Petitioners, two individual defendants, appealed to the Court of Appeals for the Second Circuit. While the case was on appeal, we decided Madsen v. Women's Health Center, Inc., 512 U. S. 753 (1994), a case which also involved the effect of an injunction on the expressive activities of antiabortion protesters. (We discuss Madsen in greater depth in Part II-A, infra.) We held that "our standard time, place, and manner analysis is not sufficiently rigorous" when it comes to evaluating content-neutral injunctions that restrict speech. The test instead, we held, is "whether the challenged provisions of the injunction burden no more speech than necessary to serve a significant government interest." Id., at 765.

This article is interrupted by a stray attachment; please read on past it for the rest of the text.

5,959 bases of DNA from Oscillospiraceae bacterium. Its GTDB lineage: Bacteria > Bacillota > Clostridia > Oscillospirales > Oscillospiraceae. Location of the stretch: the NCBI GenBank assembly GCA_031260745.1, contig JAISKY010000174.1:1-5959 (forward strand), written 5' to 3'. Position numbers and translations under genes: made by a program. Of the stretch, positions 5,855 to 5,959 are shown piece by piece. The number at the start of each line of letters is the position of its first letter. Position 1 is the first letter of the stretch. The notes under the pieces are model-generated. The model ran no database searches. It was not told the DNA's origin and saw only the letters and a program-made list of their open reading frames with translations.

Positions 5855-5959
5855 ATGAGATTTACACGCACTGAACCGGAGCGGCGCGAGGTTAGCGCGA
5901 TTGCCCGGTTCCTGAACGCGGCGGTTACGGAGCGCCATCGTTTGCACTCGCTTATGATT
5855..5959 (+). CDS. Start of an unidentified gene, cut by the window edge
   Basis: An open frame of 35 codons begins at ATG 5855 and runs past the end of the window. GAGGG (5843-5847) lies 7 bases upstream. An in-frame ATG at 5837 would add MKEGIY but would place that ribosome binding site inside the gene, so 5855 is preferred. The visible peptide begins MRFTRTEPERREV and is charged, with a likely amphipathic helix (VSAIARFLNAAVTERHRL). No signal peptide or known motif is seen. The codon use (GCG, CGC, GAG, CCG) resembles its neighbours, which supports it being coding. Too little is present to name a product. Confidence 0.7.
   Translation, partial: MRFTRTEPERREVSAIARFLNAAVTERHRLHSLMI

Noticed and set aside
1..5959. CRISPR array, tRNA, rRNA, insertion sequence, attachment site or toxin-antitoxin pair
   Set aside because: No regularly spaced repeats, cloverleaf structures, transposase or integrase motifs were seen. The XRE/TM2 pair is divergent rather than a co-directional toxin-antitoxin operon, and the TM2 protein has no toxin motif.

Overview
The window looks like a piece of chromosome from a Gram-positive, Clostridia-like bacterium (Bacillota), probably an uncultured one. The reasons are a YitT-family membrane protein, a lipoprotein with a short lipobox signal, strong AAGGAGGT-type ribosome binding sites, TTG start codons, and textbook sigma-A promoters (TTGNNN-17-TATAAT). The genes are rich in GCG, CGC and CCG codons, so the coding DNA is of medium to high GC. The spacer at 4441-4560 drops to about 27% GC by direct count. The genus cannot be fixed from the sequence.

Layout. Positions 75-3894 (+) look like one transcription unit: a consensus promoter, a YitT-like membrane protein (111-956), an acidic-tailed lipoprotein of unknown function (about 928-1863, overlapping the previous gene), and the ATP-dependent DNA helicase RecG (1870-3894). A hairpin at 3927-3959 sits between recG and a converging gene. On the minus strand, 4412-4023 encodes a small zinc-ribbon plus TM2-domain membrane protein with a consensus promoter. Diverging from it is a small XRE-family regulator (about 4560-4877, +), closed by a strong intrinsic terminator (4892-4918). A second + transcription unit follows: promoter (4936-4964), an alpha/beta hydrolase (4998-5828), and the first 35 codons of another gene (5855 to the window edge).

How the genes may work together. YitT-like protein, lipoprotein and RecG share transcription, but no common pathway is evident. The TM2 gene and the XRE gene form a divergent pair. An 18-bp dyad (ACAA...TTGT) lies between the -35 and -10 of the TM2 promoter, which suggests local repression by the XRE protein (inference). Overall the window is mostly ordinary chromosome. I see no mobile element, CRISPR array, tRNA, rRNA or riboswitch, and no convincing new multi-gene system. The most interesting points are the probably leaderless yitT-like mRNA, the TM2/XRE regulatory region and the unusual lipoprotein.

Applying Madsen, a panel of the Court of Appeals reversed the District Court in a split decision. 67 F. 3d 359 (1994). The Court of Appeals then heard the case en banc, and affirmed the District Court by a divided vote. 67 F. 3d 377 (1995). Each of two opinions garnered a majority of the court. Judge Oakes' lead opinion, joined by eight other judges, affirmed for reasons that closely track the reasoning of the District Court. Id., at 388-392. A concurring opinion by Judge Winter, joined by nine other judges, affirmed primarily on the ground that the protesters' expressive activities were not protected by the First Amendment at all, and because the District Court's injunction was a "reasonable response" to the protesters' conduct. Id., at 396, 398. We granted certiorari. 516 U. S. ___ (1996).

II.

A.